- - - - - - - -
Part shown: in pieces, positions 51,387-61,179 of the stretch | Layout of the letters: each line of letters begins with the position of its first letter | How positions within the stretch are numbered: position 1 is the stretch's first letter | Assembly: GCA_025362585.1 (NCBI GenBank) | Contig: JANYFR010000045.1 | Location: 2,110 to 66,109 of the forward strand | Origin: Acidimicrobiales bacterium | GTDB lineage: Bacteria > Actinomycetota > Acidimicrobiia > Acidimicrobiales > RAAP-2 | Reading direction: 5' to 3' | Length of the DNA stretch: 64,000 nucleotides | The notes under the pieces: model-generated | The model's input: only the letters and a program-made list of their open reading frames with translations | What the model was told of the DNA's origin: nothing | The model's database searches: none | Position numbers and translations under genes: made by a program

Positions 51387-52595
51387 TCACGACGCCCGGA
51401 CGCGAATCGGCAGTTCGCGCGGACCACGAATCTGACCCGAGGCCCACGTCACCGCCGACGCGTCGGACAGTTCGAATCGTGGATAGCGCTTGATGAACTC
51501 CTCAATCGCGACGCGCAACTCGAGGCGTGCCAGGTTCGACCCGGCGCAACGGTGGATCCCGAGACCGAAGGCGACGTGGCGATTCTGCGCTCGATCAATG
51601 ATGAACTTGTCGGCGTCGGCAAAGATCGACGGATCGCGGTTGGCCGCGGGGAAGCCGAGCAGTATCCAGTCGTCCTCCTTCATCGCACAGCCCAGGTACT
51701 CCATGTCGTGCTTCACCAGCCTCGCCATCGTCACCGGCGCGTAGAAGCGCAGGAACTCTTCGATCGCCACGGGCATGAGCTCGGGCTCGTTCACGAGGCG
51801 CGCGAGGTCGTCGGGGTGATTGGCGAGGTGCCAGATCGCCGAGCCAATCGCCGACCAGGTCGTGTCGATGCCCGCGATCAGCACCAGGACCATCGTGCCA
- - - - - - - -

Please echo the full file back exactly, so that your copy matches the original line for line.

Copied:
Part shown: in pieces, positions 51,387-61,179 of the stretch | Layout of the letters: each line of letters begins with the position of its first letter | How positions within the stretch are numbered: position 1 is the stretch's first letter | Assembly: GCA_025362585.1 (NCBI GenBank) | Contig: JANYFR010000045.1 | Location: 2,110 to 66,109 of the forward strand | Origin: Acidimicrobiales bacterium | GTDB lineage: Bacteria > Actinomycetota > Acidimicrobiia > Acidimicrobiales > RAAP-2 | Reading direction: 5' to 3' | Length of the DNA stretch: 64,000 nucleotides | The notes under the pieces: model-generated | The model's input: only the letters and a program-made list of their open reading frames with translations | What the model was told of the DNA's origin: nothing | The model's database searches: none | Position numbers and translations under genes: made by a program

Positions 51387-52595
51387 TCACGACGCCCGGA
51401 CGCGAATCGGCAGTTCGCGCGGACCACGAATCTGACCCGAGGCCCACGTCACCGCCGACGCGTCGGACAGTTCGAATCGTGGATAGCGCTTGATGAACTC
51501 CTCAATCGCGACGCGCAACTCGAGGCGTGCCAGGTTCGACCCGGCGCAACGGTGGATCCCGAGACCGAAGGCGACGTGGCGATTCTGCGCTCGATCAATG
51601 ATGAACTTGTCGGCGTCGGCAAAGATCGACGGATCGCGGTTGGCCGCGGGGAAGCCGAGCAGTATCCAGTCGTCCTCCTTCATCGCACAGCCCAGGTACT
51701 CCATGTCGTGCTTCACCAGCCTCGCCATCGTCACCGGCGCGTAGAAGCGCAGGAACTCTTCGATCGCCACGGGCATGAGCTCGGGCTCGTTCACGAGGCG
51801 CGCGAGGTCGTCGGGGTGATTGGCGAGGTGCCAGATCGCCGAGCCAATCGCCGACCAGGTCGTGTCGATGCCCGCGATCAGCACCAGGACCATCGTGCCA